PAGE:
Psoriasis, Psoriatic Arthritis Patients Benefited from Mediterranean-Ketogenic Diet Program

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This analysis indicates that a combined, 22-week Mediterranean and ketogenic diet for patients with psoriatic disease led to beneficial results.

A 22-week combination Mediterranean–Ketogenic diet program designed for individuals with psoriasis (PsO) and psoriatic arthritis (PsA) may result in benefits reflected in the indices of disease activity, according to recent findings.1

The ketogenic diet element of the program was the primary diet attributed to these benefits, though beneficial tendencies were also seen with the Mediterranean diet element.

The 22-week diet program in patients with PSO and PSA led to beneficial results in markers of inflammation and disease activity, which were mainly attributed to ketogenic diet. The investigators of this research highlighted that the impacts of such diets on psoriatic disease are still relatively unknown.2

This research was led by Vaia Lambadiari, MD, PhD, from the second department of internal medicine at Attikon University Hospital of the National and Kapodistrian University of Athens, Greece. Lambadiari and colleagues wrote that their goal was to assess the efficacy of a Mediterranean and ketogenic diet for both psoriasis and psoriatic arthritis.

Background and Methods

“Our objective is to investigate the hypothesis that beyond the weight loss, the overall management of inflammation, achieved with (ketogenic diet) for a short period of time, may lead to faster beneficial results for patients with obesity and psoriasis,” Lambadiari and colleagues wrote.

The study involved 16 subjects with psoriasis and psoriatic arthritis, and they had met the inclusion criteria such as having a BMI of 30 kg/m2 or more, being aged 18 or older, and being given continuous systemic treatment with biologic agents and/or synthetic DMARDs for a minimum of 3 total months.

Study participants also had to have a Psoriasis Area and Severity Index (PASI) score improvement of less than 75% and moderate to severe joint activity, the latter of which was defined by the investigators as having >3 swollen and >3 tender joints or Disease Activity Index of Psoriatic Arthritis (DAPSA) of < 14. Criteria for exclusion from the study included participation in other research, malignancy, eGFR < 60 mL/min/1.73 m2, having a severe hepatic disorder, HbA1C > 10%, and the current use of glucagon-like-peptide-1 analogues.

The design itself was a randomized, open-label, controlled crossover trial design, and it occurred from May 2020 - January 2022. It was conducted at the Unit of Diabetes, Second Department of Internal Medicine and was done in collaboration with the Attikon University Hospital dermatology department, at which evaluations, medical assessments, and lifestyle intervention meetings took place.

The investigators randomly divided participants into 2 cohorts, providing them either with a Mediterranean diet or a ketogenic diet for 8 weeks. After a 6-week washout period, the research team switched each cohort to the alternate diet for another 8-week period of study.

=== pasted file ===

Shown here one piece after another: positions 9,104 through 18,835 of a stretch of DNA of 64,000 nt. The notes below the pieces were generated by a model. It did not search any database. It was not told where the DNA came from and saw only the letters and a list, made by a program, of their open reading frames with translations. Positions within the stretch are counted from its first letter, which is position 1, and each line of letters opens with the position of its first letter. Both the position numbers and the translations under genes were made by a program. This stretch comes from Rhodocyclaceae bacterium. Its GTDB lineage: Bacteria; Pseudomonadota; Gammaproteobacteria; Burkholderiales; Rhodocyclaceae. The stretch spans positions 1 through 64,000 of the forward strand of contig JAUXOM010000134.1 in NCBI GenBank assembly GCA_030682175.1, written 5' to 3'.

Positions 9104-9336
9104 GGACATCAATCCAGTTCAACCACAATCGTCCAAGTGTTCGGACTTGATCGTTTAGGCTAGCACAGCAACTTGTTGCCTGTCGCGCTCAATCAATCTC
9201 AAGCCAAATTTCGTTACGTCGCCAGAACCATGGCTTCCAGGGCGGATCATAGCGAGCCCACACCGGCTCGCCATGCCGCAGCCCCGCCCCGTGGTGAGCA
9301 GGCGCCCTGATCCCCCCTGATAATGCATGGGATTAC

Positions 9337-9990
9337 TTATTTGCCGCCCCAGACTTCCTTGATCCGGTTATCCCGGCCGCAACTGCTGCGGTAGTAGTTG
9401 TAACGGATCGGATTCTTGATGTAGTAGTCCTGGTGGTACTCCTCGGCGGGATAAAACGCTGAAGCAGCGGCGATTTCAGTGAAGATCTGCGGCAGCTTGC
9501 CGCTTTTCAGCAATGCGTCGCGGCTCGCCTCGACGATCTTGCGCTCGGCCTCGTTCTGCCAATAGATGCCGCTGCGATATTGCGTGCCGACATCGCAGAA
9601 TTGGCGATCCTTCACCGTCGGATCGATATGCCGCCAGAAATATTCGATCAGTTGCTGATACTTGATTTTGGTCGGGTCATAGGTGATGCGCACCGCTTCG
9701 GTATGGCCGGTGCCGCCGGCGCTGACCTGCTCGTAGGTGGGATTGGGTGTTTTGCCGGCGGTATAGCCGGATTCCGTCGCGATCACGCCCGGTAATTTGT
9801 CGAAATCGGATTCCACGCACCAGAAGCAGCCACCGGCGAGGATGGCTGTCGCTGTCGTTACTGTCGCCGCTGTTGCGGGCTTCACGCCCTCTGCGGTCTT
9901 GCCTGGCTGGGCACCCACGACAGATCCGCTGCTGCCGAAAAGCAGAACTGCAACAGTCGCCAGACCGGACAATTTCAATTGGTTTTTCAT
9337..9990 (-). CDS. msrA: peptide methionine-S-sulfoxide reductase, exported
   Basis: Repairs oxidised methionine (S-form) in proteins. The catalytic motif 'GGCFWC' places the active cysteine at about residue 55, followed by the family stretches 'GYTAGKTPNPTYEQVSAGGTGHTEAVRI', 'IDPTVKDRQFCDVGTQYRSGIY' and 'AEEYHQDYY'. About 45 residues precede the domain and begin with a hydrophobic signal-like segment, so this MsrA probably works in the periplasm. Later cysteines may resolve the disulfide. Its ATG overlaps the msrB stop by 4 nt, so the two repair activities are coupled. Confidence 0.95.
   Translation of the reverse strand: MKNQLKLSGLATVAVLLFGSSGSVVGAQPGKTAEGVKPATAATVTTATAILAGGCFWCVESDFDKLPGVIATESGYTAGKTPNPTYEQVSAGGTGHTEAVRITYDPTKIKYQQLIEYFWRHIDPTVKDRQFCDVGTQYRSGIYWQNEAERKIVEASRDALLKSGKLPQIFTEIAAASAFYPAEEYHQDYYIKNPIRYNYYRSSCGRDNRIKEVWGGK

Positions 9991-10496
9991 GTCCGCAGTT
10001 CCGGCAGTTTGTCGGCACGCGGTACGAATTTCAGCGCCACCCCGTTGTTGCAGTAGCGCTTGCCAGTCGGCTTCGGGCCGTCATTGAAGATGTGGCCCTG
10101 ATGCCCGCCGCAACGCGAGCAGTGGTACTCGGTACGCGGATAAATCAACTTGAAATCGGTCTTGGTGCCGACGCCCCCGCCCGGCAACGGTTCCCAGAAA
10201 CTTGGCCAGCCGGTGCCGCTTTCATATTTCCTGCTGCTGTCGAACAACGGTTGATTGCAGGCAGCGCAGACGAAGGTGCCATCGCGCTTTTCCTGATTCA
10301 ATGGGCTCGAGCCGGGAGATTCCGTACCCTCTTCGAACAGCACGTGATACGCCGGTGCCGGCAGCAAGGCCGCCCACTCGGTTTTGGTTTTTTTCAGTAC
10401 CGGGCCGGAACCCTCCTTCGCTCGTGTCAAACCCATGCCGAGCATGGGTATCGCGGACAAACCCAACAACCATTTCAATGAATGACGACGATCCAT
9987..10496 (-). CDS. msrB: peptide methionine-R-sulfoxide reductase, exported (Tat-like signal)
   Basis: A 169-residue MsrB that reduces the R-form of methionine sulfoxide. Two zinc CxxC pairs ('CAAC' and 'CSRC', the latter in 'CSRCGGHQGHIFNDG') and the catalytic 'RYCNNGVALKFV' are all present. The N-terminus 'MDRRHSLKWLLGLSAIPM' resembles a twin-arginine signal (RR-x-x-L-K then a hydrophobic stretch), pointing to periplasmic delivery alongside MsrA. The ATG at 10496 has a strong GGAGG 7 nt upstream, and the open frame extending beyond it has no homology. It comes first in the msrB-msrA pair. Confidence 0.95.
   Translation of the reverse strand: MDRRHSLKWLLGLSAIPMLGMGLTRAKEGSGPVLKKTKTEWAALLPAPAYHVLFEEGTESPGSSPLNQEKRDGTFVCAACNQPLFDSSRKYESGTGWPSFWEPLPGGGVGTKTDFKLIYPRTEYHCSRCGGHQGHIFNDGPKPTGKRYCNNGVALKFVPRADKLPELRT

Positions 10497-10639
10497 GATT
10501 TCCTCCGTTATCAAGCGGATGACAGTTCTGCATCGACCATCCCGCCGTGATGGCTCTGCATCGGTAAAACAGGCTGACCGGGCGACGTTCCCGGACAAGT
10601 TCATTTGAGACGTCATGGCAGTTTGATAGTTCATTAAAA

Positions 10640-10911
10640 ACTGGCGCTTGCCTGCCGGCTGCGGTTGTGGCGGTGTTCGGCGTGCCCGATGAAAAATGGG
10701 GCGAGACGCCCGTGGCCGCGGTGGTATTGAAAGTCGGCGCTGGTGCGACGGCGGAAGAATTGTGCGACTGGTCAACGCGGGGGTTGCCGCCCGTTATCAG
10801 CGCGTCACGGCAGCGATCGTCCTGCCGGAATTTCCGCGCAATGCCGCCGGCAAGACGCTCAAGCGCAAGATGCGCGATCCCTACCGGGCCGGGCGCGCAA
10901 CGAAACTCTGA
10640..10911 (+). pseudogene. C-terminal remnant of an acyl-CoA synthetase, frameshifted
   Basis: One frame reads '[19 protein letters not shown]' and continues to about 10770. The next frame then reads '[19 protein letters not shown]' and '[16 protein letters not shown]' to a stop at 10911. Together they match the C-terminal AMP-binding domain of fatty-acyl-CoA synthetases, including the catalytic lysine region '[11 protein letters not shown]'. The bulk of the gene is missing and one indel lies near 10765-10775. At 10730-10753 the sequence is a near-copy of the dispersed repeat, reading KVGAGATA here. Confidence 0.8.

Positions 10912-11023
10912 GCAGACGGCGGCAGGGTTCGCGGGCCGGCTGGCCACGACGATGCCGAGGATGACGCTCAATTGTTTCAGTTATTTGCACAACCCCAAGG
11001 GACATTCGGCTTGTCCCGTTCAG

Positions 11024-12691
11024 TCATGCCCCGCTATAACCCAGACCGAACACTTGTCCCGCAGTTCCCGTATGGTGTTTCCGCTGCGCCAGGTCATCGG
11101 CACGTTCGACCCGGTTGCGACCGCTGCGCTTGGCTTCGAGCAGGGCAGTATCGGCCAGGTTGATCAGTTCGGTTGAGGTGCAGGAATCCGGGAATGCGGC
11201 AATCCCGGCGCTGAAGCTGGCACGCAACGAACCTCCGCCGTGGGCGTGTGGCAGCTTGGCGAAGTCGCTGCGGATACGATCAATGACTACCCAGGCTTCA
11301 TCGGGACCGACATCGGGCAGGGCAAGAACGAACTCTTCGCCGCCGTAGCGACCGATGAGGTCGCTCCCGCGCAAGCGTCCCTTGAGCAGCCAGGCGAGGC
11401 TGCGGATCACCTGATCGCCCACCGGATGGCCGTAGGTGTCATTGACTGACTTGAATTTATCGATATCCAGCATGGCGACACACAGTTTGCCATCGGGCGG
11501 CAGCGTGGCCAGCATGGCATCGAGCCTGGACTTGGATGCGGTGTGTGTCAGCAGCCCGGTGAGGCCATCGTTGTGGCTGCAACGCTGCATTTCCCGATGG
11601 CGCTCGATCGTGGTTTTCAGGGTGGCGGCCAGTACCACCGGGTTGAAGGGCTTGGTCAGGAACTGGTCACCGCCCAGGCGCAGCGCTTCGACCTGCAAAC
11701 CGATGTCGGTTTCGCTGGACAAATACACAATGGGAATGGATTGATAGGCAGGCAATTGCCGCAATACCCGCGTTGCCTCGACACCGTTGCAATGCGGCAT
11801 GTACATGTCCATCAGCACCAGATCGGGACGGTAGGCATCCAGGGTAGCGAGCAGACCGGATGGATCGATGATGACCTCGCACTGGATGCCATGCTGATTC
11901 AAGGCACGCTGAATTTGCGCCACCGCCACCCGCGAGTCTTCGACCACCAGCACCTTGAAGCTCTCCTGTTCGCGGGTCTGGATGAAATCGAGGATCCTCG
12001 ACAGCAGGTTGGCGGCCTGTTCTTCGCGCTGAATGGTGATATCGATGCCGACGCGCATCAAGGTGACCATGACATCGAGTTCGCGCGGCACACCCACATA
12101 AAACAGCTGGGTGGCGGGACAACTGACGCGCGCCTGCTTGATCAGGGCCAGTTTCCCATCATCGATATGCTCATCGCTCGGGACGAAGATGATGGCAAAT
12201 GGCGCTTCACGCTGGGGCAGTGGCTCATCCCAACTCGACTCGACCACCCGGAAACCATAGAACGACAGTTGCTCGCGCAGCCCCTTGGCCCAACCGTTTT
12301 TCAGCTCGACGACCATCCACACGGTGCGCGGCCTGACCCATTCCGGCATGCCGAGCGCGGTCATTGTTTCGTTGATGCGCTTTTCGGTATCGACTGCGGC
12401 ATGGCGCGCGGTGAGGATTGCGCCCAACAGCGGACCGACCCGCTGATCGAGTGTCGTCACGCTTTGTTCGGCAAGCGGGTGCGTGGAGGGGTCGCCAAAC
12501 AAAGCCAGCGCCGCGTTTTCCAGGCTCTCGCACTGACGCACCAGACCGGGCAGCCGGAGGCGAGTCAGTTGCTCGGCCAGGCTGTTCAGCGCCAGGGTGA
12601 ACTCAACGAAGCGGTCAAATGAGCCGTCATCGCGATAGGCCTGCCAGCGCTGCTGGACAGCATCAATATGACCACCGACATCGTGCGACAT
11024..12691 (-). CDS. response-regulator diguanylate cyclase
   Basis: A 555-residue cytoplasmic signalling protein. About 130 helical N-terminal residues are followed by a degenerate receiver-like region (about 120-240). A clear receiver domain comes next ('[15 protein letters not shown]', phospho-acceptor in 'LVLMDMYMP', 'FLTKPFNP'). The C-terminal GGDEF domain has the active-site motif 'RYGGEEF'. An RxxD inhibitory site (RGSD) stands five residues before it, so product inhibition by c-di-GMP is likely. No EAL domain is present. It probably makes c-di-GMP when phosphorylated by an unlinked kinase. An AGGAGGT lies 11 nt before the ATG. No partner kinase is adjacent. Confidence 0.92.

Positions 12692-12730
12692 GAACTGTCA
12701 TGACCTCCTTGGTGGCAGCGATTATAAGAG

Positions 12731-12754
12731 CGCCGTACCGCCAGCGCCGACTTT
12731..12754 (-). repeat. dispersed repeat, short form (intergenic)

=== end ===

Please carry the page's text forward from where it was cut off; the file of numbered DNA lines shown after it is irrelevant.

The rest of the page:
The team collected various types of baseline data such as participants’ gender, age, smoking habits, consumption of alcohol, levels of physical activity, dietary patterns, and medical history. They gave each subject a physical examination, taking their anthropometric measurements, giving them a PASI and DAPSA assessment, and doing blood sampling for inflammatory and hormonal markers.

The main outcome measure the investigators evaluated was the change observed in subjects’ disease activity clinical scores (PASI, DAPSA) following 8 total weeks of ketogenic diet compared to the same period with the other diet. Some of the team’s secondary endpoints they assessed included inflammatory marker changes (IL-6, IL-17, IL-22, IL-23) as well as anthropometric parameters.


Overall, the investigators ended up reporting that both the Mediterranean and ketogenic diets led to major reductions in participants’ BMI (P = .006, P < .001, respectively), weight (P = .002, P < .001, respectively), total fat mass (P = .007, P < .001, respectively), circumference of waste (P = .001, P < .001, respectively), and levels of visceral fat (P = .01, P < .001, respectively) as opposed to the levels at baseline.

Individuals involved who used the ketogenic diet were also shown to have substantial PASI score decreases (P = .04) as well as decreases in IL-6 (P = .047), IL-17 (P = .042), DAPSA (P = .004), and IL-23 (P = 0.037). The research team noted that no major shifts were observed in these markers after following the Mediterranean diet (P > .05) compared to the point of baseline.

“Although the effects of (Mediterranean diet) and (ketogenic diet) are well established in a range of cardiometabolic diseases, their possible efficacy as an adjunct treatment to conventional pharmacological therapy in patients with psoriasis is a novel clinical implication,” they wrote. “These findings further establish the association between dietary interventions and auto-inflammatory disorders and emphasize the need for more, large-scale interventional trials to compare different dietary patterns.”


  1. Lambadiari V, Katsimbri P, Kountouri A, et al. The Effect of a Ketogenic Diet versus Mediterranean Diet on Clinical and Biochemical Markers of Inflammation in Patients with Obesity and Psoriatic Arthritis: A Randomized Crossover Trial. International Journal of Molecular Sciences. 2024; 25(5):2475.
  2. Itsiopoulos C, Mayr HL, Thomas CJ. The anti-inflammatory effects of a Mediterranean diet: A review. Curr. Opin. Clin. Nutr. Metab. Care 2022, 25, 415–422.